This section describes everything we do in our development cycle to reach a high integrity level.
We have a Git repository for all our applications. By taking this approach instead of dividing applications into smaller repositories, we get the following:
Centralized source of truth: Everything regarding the application can be found in a single place.
Centralized knowledge: Teams have an all-inclusive knowledge of the application, as they spend their time working in the same repository.
Standardization: Standardizing a project (folder structure, naming conventions, etc.) is easier when there is only one repo where everyone works, as there is no need to duplicate efforts or synchronize repositories.
As mentioned in the "Everything as code" previous section, we try to keep as much as possible versioned in our Git repository. The application integrity becomes a matter of keeping a healthy source code, after making the source code the only variable affecting an application.
Our entire infrastructure is versioned in our Git repository written as code. Such code can be deployed anywhere and has all the properties of any other source code, such as auditability, history, revert capabilities, etc.
By having our infrastructure written as code, we can recreate it on a daily basis. Regenerating our infrastructure every day brings the following advantages:
Any injected trojans or malicious scripts are removed.
Having fresh new servers every 24 hours lets us avoid availability and performance issues generated by memory leaks and not released resources.
Having the capability of deploying our infrastructure from zero (0) to production in an automated process.
The infrastructure code can be audited, and changes can only be made by changing such code. This provides full transparency on what was changed, when, and who did it. Also, no administrative protocols like ssh or administrative accounts are needed.
We run an Application Build Process for every change a developer wants to introduce to the source code of the application via Merge Request. The Application Build Process includes steps like the following:
End to end tests
Commit message tests
Commit deltas tests
Creation of Ephemeral environment
Ephemeral environment tests
By always building and testing everything, we can guarantee that every change is compliant with the application’s quality standards.
We recognize that not all the steps of a building process can be automatized, especially some tests. That is why developers also need to ask a peer to review their code changes before their Merge Requests can go to production. Reviewers usually evaluate code quality, commit message coherence, and other semantic properties of the change.
Peer reviewing also becomes an activity where product teams discuss philosophies, standards, and future plans for the application. This space is ideal for senior developers to guide juniors on the right path.
In addition to running an automated building process for every change, we also run an automatic deployment process. Once a Merge Request is accepted, an additional Continuous Deployment pipeline is triggered, automatically deploying a new production version based on the new source code.
Instead of having long-term development environments like staging, we use testing environments that are created during a CI pipeline. We call them ephemeral environments, as they only exist in pipeline time. These environments are created on demand when a developer triggers a CI pipeline. They are also written as code, regenerable and immutable, allowing us to certify that a new version of an application is stable and secure before it reaches production environments. Once a change reaches production, its ephemeral environment is destroyed forever. Ephemeral environments only contain mocked data, they do not share any data with production.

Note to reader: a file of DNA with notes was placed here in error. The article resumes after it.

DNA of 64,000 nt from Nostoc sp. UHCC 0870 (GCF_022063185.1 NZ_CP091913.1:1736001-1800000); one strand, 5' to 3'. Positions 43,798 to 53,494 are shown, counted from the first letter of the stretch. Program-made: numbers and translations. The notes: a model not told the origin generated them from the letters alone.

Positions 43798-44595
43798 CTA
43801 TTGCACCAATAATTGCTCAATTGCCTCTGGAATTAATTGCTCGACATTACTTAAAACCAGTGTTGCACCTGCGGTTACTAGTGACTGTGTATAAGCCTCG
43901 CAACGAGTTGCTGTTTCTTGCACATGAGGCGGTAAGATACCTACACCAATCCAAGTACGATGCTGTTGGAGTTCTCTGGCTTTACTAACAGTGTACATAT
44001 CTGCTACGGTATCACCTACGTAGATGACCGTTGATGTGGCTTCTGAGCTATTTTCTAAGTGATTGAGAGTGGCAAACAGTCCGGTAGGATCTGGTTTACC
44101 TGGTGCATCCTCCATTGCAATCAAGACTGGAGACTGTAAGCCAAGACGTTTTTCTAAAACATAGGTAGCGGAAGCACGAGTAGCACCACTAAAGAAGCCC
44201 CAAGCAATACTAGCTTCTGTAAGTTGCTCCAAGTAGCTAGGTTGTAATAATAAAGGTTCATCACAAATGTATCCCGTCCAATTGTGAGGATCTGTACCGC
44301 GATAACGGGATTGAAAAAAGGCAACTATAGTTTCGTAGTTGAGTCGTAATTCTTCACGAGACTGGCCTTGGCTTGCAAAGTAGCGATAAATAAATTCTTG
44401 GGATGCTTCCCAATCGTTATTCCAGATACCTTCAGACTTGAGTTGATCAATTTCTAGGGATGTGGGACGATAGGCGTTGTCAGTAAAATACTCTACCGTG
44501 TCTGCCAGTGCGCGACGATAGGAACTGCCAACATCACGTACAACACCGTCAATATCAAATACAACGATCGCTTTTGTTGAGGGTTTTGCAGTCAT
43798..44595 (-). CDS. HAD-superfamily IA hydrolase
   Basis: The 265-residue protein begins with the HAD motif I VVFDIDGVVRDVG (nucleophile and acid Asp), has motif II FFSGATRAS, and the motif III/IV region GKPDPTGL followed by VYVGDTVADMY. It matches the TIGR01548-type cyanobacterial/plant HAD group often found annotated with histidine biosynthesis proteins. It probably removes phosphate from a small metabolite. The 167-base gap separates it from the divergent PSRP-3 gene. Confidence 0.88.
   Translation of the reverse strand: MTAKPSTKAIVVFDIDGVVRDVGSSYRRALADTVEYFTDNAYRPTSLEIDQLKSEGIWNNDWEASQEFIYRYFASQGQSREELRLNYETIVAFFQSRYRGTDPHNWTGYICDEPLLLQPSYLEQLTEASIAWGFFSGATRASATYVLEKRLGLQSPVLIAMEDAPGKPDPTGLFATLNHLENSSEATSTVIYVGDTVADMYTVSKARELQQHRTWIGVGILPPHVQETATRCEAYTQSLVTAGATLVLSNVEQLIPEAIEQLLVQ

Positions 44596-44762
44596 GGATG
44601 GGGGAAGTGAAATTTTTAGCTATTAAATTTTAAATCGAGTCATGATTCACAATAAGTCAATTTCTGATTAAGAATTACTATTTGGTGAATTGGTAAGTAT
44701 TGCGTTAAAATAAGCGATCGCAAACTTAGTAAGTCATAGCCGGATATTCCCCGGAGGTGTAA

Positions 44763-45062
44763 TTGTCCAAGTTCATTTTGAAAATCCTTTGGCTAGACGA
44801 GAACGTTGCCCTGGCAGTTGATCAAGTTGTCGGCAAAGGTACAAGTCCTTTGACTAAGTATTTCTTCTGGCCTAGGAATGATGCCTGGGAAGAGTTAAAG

We use Trunk based development to keep only one long-term master branch. That branch is the source of truth regarding what code is running in the production environments.
Merge requests made by developers cannot be bigger than 200 deltas of code. A delta consists of either a removed or an added line of code. The following are some advantages of working with micro-changes:
Merge requests are small and easy to review by peer reviewers.
Introducing critical bugs to production becomes harder as changes are smaller.
In case something goes wrong with a deployment, identifying the error within those 200 deltas is easier.
Developers go to production multiple times a day, so no code goes stale.
Users of the application see it evolve on a daily basis.
Developers can only have one short-term branch with their names (employeeatfluid) for every application. Once they develop a portion of code (200 deltas maximum), they run the Continuous Integration phase, create a Merge Request, and ask for peer review. If everything goes well, their branch is merged to the master branch, their changes are deployed to production, and their short-term branch is deleted.
Some of our dependencies do not require OS libraries like libc. Instead, they are completely built from scratch, thus guaranteeing total reproducibility.
Additionally, these dependencies do not require any administrative privileges like sudo. They are entirely built on user space, considerably reducing the possibility of compromising OS core files.
All external dependencies are pinned to a specific version (this is highly related to the immutability property), meaning that to update a dependency, a developer must do the following:
Change the version in the source code.
Run all CI tests on the generated ephemeral environment with the new dependency version.
Get the change approved by a colleague after running a peer review.
In case all tests and peer review pass, a new production version with the updated dependency will be automatically deployed.